Total Questions :24

(i) Waste Land rules: All grazing lands were considered 'waste land' by the colonial rulers as they brought no revenue to them. If this land could be transformed into cultivated farmland, it would result in an increase in land revenue and production of crops such as jute, cotton and wheat. This is why the Waste Land rules were formulated. However, they sounded the death knell for pastoralists because an increase in cultivated land meant an obvious decline in pastures and a consequent loss of a means of livelihood for them.

(ii) Forests Acts:These were enacted to protect and preserve forests for timber which was of
commercial importance. These acts changed the life of pastoralists. They were now prevented from entering many forests that had earlier provided valuable forage for their cattle. They issued permits which monitored their entry and exit into forests. They could not stay in the forests as much as they liked because the permit specified the number of days and hours they could spend in the forests.

(iii) Criminal Tribes Act: The British government eyed nomadic people with suspicion and disregard on account of their continuous movement. They could not be tracked down or placed in one particular place, unlike rural people in villages who were easy to identify and control. Hence, the colonial power viewed nomadic tribes as criminal. The Criminal Tribes Act was passed in 1871 and it further ruined the lives of the pastoralists who were now forced to live in notified settlements and were disallowed from moving out without a government permit.

(iv) Grazing Tax: It was imposed by the colonial government to expand its revenue income. Pastoralists had to pay a tax on every animal they grazed on the pastures. This right was now auctioned out to contractors. They extracted as high a tax as they could, to recover the money they had paid to the state and earn as much profit as they could. Later the government itself started collecting taxes. This created problems for the pastoralists who were harassed by tax collectors. It also became an economic burden on them.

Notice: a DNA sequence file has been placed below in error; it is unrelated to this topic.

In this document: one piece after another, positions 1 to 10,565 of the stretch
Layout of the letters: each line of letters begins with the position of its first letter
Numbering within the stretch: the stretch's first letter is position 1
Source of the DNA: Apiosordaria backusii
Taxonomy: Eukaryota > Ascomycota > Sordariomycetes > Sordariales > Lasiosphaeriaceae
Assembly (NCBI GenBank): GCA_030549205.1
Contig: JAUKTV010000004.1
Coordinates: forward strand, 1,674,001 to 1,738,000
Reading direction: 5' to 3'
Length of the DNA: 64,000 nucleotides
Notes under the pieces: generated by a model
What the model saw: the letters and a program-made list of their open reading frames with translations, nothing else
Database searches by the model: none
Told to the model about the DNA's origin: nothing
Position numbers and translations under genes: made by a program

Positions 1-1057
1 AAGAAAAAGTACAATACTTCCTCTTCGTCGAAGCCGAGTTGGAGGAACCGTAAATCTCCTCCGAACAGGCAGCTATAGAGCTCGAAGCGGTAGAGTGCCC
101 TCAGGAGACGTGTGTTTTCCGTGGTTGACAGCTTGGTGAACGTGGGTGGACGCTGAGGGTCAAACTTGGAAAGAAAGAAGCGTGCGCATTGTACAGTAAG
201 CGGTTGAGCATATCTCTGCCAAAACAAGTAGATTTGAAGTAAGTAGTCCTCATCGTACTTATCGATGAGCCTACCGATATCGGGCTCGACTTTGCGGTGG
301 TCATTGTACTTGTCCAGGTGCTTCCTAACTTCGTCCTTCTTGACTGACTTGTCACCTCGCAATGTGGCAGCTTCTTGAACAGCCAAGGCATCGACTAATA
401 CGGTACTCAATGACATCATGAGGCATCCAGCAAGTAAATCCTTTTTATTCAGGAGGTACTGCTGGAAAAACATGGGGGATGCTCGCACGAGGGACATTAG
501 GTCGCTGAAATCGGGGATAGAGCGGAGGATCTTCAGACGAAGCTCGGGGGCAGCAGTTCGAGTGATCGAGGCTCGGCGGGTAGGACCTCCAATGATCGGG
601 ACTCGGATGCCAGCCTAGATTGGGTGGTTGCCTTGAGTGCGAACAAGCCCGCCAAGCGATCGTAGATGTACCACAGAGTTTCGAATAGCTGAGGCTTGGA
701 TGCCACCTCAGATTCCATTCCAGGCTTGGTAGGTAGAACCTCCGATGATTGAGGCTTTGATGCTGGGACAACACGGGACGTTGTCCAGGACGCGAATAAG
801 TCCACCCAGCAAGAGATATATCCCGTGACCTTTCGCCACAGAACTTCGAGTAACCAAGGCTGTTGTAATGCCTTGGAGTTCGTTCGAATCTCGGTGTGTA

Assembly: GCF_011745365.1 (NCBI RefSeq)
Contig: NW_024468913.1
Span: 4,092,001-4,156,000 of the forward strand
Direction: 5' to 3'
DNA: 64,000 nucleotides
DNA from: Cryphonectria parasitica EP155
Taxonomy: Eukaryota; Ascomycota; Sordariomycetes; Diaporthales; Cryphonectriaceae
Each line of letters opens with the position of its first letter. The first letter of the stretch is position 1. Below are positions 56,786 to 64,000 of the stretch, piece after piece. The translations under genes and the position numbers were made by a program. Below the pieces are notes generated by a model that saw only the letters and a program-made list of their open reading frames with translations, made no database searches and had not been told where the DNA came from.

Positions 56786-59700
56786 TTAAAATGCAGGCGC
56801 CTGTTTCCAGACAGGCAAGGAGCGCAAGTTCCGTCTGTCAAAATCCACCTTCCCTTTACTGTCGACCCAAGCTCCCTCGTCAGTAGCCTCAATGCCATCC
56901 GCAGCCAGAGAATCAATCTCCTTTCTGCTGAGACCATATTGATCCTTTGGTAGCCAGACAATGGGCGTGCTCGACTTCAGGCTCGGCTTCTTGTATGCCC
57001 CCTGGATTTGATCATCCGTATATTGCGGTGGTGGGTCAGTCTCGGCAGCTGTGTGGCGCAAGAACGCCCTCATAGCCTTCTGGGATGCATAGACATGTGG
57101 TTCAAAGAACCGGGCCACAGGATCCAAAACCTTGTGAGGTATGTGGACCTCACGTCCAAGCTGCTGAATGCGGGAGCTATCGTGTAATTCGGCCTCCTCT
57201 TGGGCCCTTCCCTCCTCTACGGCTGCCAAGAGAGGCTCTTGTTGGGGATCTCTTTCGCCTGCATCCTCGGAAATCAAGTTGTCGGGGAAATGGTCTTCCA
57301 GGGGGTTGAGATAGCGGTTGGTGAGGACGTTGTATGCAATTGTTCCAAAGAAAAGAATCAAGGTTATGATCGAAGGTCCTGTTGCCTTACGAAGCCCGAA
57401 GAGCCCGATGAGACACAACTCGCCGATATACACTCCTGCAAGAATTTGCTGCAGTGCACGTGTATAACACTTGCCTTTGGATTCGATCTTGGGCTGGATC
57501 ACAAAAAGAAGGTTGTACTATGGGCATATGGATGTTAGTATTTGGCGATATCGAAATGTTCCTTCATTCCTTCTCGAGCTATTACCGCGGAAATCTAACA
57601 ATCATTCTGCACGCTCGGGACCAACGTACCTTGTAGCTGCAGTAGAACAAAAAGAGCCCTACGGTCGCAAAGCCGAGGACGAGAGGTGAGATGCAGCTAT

1. Nomadic Pastoralists are People Who

(a) Live in one place

(b) Move from one area to another

(c) Move from one place to another with their herds to earn a living

(d) Gonds, Dhurwas and Bhatros are some nomadic pastoralists of India

2. Pastoral Nomads of Jammu and Kashmir

(a) Bhotiyas

(b) Gujjar Bakarwals

(c) Sherpas

(d) Gaddis

3. Significant feature of nomadic pastoralists

(a) cycle of seasonal movement

(b) shifting cultivation

(c) live on the edges of forests

(d) continuously on the move

4- Bhabar

(a) Thick forests

(b) Semi-arid region

(c) Dry forested area

(d) Vast meadows

5. The cyclical movement of mountain pastoralists is defined by

(a) cold and snow

(b) dry season

(c) onset of monsoons

(d) prospects of trade

6. Bugyals are

(a) dry forested area below the foothills of Garhwal and Kumaun

(b) vast meadows in high mountains

(c) semi-arid region in the Central Plateau of Maharashtra

(d) swampy wet coastal tracts

7. Dhangars are pastoralists of

(a) Jammu and Kashmir

(b) Garhwal

(c) U.P. hills

(d) Maharashtra

8. Which of the following was not a reason for Konkani peasants welcoming the herders?

(a) Dhangar flocks fed on the stubble of the rabi crop

(b) They helped in kharif harvest

(c) Shepherds received supplies of rice

(d) They returned to the plateau with the onset of monsoons

9. The alternation of monsoon and dry season defined the rythm of

(a) Gaddis

(b) Gujjar Bakarwals

(c) Berbers

(d) Gollas

10. Pastoralists sustain by'

(a) herding

(b) cultivation

(c) trade

(d) all of these

11. In which of the following states are Banjara's to be found?

(a) U.P., Punjab, Andhra Pradesh

(b) Punjab, Rajasthan, Madhya Pradesh

(c) Maharashtra, Madhya Pradesh, Karnataka

(d) U.P., Punjab, Jammu and Kashmir


1. (c) 2. (b) 3.  (a) 4. (c)  5. (a) 6. (6) 7. (d) 8. (a) 9. (d) 10. (d) 11. (b)